Why did those vivid faces’ rebel?: My third factor is the personal one. While there were good systemic and domestic political reasons behind the Rising, it would not have taken place had a small group of its leaders not decided to make it happen.
Let's look at the seven signatories of the 1916 Proclamation. What can their stories tell us about the Rising? The first thing about them is that they were comparatively young men. Pearse was 36 years of age, MacDonagh 38, Plunkett 28, Ceannt 35 and MacDermott 32. Only Clarke (59) and Connolly (47) were over 40. Some of the other executed leaders were even younger: Sean Heuston was just 25; Edward Daly was 24; Con Colbert was 27.
The leaders were not poor, disadvantaged individuals without prospects. Pearse was a school headmaster, MacDonagh a university lecturer, Ceannt was an employee of Dublin Corporation and Plunkett was a member of a wealthy Dublin family who had been educated at the prestigious Stonyhurst College in Lancashire.
Of the seven, only Clarke and MacDermott were dedicated, lifelong republican separatists. Connolly was a socialist thinker and organiser who was converted to republicanism in the years immediately preceding the Rising. Most of the others were originally supporters of Home Rule.
So what was it that drove these young men to organise a rebellion with such a limited prospect of success? Many of them were drawn into the national movement through their membership of the Gaelic League. Founded in 1893 with the aim of de-anglicising Ireland by reviving the Irish language, the League grew rapidly and drew in people who might never otherwise have taken an interest in national affairs. Thomas MacDonagh, for example, confessed that until he joined the Gaelic League he had been one of the best West-Britishers in Ireland, such was his enthusiasm for English literature. The League was part of a wider trend of renewed interest in Irish identity. The Gaelic Athletic Association was also on the rise in the years preceding the Easter Rising. In 1908, there were 800 GAA clubs and 670 Gaelic League branches in Ireland. (McGarry, The Rising. Ireland: Easter 1916, p. 23)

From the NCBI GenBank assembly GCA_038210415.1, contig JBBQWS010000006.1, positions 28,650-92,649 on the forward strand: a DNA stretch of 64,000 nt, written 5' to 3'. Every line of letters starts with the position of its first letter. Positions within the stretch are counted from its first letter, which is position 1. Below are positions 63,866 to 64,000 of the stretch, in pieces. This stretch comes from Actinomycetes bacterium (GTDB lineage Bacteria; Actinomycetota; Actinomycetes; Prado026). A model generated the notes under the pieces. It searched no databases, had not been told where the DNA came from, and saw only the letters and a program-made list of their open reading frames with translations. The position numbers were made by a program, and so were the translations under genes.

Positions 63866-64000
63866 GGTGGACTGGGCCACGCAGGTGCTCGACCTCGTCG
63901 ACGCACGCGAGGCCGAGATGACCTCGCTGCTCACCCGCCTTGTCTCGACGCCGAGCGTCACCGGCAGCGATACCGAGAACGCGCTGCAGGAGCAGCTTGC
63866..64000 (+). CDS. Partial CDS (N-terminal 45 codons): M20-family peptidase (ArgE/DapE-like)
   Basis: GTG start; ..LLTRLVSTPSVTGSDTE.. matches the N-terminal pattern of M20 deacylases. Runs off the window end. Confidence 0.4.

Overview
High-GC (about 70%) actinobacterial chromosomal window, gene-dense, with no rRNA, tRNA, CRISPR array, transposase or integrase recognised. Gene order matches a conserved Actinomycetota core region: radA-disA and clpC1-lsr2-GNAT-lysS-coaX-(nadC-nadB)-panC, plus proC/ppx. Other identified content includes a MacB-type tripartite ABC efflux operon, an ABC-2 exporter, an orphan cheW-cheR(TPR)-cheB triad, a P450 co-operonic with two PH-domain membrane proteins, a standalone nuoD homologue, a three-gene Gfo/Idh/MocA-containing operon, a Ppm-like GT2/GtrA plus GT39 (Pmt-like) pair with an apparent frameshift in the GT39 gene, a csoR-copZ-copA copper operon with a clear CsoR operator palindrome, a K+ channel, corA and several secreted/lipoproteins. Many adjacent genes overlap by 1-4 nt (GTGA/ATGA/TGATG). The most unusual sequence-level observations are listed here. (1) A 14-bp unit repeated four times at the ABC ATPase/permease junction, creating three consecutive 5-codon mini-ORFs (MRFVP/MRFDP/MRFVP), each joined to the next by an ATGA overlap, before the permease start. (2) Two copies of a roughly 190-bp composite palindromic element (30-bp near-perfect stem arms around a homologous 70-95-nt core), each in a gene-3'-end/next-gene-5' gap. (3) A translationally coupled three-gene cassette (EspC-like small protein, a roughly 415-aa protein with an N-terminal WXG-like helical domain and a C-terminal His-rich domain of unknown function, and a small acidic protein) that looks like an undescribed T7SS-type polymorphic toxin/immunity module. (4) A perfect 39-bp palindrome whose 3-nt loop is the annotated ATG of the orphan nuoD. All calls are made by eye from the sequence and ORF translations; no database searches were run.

But, the Irish Ireland sentiment that was growing in the early years of the century, and the Sinn Féin party that brought together various groups of advanced nationalists under the leadership of Arthur Griffith, would not in themselves have seeded a rebellion - and indeed Griffith took no part in the Rising. The game changer for Ireland was the Home Rule crisis of 1912-1914.
The determined resistance to Home Rule in Ulster and the Conservative Party's backing for those who opposed it resulted in the creation by 1914 of three armed militias, the anti-Home Rule Ulster Volunteers, the nationalist Irish Volunteers and the Irish Citizen Army. Both unionist and nationalist groups imported German arms into Ireland and the country seemed set for a violent showdown. Only the outbreak of World War I brought temporary peace to Ireland. Seen from our perspective, the lengths to which Conservative leader, Andrew Bonar Law, was prepared to go to resist Home Rule seems very surprising - 'there will be no shrinking from any action which we think necessary to defeat one of the most ignoble conspiracies which has ever been formed against the liberties of free-born men.' (Adams, Bonar Law, p. 99)